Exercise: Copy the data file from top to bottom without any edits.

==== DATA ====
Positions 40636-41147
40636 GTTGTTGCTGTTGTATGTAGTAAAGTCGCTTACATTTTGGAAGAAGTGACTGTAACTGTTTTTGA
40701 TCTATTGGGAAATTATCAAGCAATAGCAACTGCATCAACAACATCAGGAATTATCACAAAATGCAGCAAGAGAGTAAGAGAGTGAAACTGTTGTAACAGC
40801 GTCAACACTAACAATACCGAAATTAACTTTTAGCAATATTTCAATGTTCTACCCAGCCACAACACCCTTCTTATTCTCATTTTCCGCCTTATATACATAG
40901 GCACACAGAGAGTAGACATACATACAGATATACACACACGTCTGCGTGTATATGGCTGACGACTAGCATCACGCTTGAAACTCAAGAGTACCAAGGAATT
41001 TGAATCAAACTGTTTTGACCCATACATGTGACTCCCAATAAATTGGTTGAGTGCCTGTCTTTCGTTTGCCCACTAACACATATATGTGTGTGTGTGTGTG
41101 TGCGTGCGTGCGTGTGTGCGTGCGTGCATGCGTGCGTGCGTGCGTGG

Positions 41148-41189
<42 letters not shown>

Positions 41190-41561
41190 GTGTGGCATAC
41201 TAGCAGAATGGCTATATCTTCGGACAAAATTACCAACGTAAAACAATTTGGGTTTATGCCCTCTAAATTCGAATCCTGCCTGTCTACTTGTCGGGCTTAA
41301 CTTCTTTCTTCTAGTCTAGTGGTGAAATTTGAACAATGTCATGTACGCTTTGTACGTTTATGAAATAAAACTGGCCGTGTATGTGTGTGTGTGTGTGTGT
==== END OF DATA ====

Positions 40636-41147
40636 GTTGTTGCTGTTGTATGTAGTAAAGTCGCTTACATTTTGGAAGAAGTGACTGTAACTGTTTTTGA
40701 TCTATTGGGAAATTATCAAGCAATAGCAACTGCATCAACAACATCAGGAATTATCACAAAATGCAGCAAGAGAGTAAGAGAGTGAAACTGTTGTAACAGC
40801 GTCAACACTAACAATACCGAAATTAACTTTTAGCAATATTTCAATGTTCTACCCAGCCACAACACCCTTCTTATTCTCATTTTCCGCCTTATATACATAG
40901 GCACACAGAGAGTAGACATACATACAGATATACACACACGTCTGCGTGTATATGGCTGACGACTAGCATCACGCTTGAAACTCAAGAGTACCAAGGAATT
41001 TGAATCAAACTGTTTTGACCCATACATGTGACTCCCAATAAATTGGTTGAGTGCCTGTCTTTCGTTTGCCCACTAACACATATATGTGTGTGTGTGTGTG
41101 TGCGTGCGTGCGTGTGTGCGTGCGTGCATGCGTGCGTGCGTGCGTGG

Positions 41148-41189
<42 letters not shown>

Positions 41190-41561
41190 GTGTGGCATAC
41201 TAGCAGAATGGCTATATCTTCGGACAAAATTACCAACGTAAAACAATTTGGGTTTATGCCCTCTAAATTCGAATCCTGCCTGTCTACTTGTCGGGCTTAA
41301 CTTCTTTCTTCTAGTCTAGTGGTGAAATTTGAACAATGTCATGTACGCTTTGTACGTTTATGAAATAAAACTGGCCGTGTATGTGTGTGTGTGTGTGTGT